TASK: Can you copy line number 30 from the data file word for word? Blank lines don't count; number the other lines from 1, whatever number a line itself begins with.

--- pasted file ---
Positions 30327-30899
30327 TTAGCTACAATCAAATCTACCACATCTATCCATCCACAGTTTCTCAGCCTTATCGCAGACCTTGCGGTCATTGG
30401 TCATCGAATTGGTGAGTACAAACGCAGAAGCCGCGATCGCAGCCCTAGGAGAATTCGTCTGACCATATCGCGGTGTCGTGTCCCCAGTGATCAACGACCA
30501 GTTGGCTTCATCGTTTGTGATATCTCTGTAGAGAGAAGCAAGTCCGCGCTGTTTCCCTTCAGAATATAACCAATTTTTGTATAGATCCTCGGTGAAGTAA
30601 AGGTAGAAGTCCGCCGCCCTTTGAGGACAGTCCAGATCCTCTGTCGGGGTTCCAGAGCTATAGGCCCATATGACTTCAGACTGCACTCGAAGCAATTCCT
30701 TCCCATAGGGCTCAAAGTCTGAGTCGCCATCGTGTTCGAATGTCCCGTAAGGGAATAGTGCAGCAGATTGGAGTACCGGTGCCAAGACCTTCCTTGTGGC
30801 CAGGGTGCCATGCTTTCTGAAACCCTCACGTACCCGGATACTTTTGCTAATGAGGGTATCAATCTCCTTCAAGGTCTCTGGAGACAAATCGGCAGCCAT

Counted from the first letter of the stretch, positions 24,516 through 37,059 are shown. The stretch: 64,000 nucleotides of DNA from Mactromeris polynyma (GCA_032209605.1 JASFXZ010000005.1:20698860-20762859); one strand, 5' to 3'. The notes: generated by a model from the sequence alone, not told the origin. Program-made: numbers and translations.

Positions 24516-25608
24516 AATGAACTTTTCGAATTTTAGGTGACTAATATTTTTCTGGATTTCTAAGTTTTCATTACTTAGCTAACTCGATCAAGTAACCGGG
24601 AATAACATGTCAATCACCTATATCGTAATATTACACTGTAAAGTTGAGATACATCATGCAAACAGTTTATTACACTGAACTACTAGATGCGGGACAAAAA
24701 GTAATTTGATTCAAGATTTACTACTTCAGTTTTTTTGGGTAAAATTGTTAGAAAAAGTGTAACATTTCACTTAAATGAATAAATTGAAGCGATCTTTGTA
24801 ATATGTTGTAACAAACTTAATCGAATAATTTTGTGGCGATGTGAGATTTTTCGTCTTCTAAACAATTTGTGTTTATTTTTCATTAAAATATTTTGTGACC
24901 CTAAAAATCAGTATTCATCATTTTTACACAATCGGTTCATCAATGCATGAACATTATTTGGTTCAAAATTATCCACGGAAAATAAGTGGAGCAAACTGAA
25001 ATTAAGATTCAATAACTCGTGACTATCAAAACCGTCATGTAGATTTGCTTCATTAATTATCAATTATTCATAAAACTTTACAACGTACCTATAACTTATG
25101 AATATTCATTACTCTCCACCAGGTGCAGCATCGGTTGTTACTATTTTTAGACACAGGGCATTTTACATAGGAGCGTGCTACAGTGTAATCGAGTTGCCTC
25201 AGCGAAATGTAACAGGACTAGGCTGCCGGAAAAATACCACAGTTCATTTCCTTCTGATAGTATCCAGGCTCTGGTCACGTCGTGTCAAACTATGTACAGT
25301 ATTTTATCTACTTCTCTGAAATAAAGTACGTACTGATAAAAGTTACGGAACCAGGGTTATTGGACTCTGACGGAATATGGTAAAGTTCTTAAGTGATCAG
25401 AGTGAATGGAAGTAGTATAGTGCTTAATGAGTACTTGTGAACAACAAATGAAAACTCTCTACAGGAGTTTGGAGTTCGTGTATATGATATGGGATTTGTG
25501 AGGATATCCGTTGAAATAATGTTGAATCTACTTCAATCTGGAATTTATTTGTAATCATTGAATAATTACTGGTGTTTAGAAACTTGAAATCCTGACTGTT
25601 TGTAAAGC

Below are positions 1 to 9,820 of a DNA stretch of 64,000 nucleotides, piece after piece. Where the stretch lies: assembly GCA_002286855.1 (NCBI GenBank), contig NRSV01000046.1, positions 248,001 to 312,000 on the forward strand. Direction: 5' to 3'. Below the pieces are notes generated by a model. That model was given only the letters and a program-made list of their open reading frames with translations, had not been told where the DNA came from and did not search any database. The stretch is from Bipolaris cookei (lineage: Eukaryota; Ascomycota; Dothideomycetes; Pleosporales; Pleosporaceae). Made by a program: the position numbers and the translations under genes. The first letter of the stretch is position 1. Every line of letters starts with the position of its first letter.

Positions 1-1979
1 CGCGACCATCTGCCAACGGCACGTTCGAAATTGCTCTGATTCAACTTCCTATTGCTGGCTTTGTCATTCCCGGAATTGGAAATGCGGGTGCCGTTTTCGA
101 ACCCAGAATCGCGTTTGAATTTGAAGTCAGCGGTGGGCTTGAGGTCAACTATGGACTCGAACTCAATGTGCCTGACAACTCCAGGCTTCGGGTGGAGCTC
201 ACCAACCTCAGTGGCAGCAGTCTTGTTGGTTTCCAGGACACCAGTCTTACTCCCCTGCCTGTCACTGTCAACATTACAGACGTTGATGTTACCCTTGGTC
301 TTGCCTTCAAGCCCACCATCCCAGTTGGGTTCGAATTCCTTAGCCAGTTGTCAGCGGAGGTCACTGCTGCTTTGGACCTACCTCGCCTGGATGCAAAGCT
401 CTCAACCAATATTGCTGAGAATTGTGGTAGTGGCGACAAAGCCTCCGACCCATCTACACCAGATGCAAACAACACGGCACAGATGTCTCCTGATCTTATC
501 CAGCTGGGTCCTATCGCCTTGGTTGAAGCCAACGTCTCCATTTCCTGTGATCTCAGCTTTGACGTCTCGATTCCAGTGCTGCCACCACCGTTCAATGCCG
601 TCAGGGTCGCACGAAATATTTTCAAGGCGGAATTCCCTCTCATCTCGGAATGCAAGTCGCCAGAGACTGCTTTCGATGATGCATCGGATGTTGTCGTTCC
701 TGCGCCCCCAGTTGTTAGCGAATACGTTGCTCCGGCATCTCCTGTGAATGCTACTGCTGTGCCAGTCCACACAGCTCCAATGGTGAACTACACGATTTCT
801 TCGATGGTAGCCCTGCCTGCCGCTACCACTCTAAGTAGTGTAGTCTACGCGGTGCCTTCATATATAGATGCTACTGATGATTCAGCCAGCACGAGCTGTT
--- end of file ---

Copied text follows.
601 TCAGGGTCGCACGAAATATTTTCAAGGCGGAATTCCCTCTCATCTCGGAATGCAAGTCGCCAGAGACTGCTTTCGATGATGCATCGGATGTTGTCGTTCC